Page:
C. S. Lewis, in the little-read book I mentioned last time, An Experiment in Criticism, tried to imagine a perfectly bad book. He was talking about books, but the same holds true for all types of story telling.
A story can be good or bad in two different ways. The message of the story, what is being communicated, and the execution of the story, how it is told. A bad story badly told, and a good story told well, are relatively easy to deal with–though not as easy as we might prefer. I’ll touch on that later.
But the other two types, a story can be good in its message, but badly told; and the story bad in its message, but well told, are serious problems.
Add to that, some tales that appear to be wholesome or at least positive in their message, may not be. Others that sound bad may be just fine. Finally deciding which stories contain good messages can be both a matter of degree and a matter of judgment. It is even possible–I believe it is in fact true–that some stories might be good for some people, and not good for others. All this sounds very muddy and difficult to deal with. To some degree it is, but not impossibly so. But deciding which books, movies, etc. are worthwhile and which ones are not requires considerable effort.
In an effort to safeguard our children, and ourselves, we like to come up with rules, with criteria, with standards–if you will–that make all this evaluation easier.
So, for a time in my life, at least, I was told, “No movies, no fiction.” Those rules have at least the virtue of simplicity. The problem is that they do not hold up under the slightest examination. There are works of fiction that are wholesome, inspiring, and worthwhile. There are works of non-fiction which are vulgar, degrading, and pernicious. The same holds true for films.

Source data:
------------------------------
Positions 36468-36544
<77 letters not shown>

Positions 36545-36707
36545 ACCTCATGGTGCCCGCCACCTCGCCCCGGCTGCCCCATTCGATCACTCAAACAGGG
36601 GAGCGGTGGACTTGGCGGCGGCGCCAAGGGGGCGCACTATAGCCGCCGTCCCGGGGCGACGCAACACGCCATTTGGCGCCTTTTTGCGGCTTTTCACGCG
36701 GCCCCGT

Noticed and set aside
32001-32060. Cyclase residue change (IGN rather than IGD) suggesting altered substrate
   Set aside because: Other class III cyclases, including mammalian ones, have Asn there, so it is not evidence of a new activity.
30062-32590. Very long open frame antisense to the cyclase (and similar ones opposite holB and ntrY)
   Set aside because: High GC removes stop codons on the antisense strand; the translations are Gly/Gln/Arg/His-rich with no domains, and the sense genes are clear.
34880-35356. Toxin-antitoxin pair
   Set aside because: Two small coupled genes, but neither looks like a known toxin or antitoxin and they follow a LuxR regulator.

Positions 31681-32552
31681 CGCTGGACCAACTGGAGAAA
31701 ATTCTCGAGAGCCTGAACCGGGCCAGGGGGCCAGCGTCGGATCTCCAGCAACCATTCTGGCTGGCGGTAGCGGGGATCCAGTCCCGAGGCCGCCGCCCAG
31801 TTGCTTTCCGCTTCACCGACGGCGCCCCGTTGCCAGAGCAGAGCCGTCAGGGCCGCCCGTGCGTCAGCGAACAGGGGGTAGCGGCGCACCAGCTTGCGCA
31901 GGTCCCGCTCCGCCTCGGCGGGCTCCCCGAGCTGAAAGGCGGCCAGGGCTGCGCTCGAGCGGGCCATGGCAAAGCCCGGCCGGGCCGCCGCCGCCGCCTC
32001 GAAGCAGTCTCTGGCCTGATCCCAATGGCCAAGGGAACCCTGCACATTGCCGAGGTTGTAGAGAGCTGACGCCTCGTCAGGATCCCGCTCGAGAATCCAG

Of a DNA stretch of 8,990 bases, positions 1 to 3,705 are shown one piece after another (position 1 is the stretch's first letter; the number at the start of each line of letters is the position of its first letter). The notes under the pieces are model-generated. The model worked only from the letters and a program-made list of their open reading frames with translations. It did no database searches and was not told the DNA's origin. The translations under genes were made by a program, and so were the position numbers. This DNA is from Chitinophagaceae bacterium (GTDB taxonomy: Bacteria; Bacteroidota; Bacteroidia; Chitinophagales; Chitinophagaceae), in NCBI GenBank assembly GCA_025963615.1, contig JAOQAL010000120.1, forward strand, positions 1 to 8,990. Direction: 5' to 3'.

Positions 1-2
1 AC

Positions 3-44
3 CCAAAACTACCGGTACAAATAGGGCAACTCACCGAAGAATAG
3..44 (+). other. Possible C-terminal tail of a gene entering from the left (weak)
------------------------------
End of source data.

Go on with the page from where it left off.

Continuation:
I knew a family some years ago that forbade their children to read fiction. As long as it was true, in the sense of factual, it was OK. And so these children, as they grew, could read about horrendous murders, so long as the book was nonfiction. The most gruesome historical events were fine, too. Things I would never want to even think about, these young people were reading.
So that’s the first problem with rigid, simplistic rules: they simply don’t accomplish what we want them to. The second problem with these absolute, rigid rules is that, once they are found to be imperfect, they get scrapped. And, because they created a vacuum, they ’emptied the house,’ once those rules lose their power, there is no fallback position.
If we simply say “No movies, no fiction,” and the individual discovers a truly wholesome movie, or work of fiction, they will abandon the rule. And having never learned any other means for determining the good from the bad, they throw open the door to all fiction, and all movies. The house, emptied by well-intentioned prohibitions, quickly fills up with whatever seeks entry.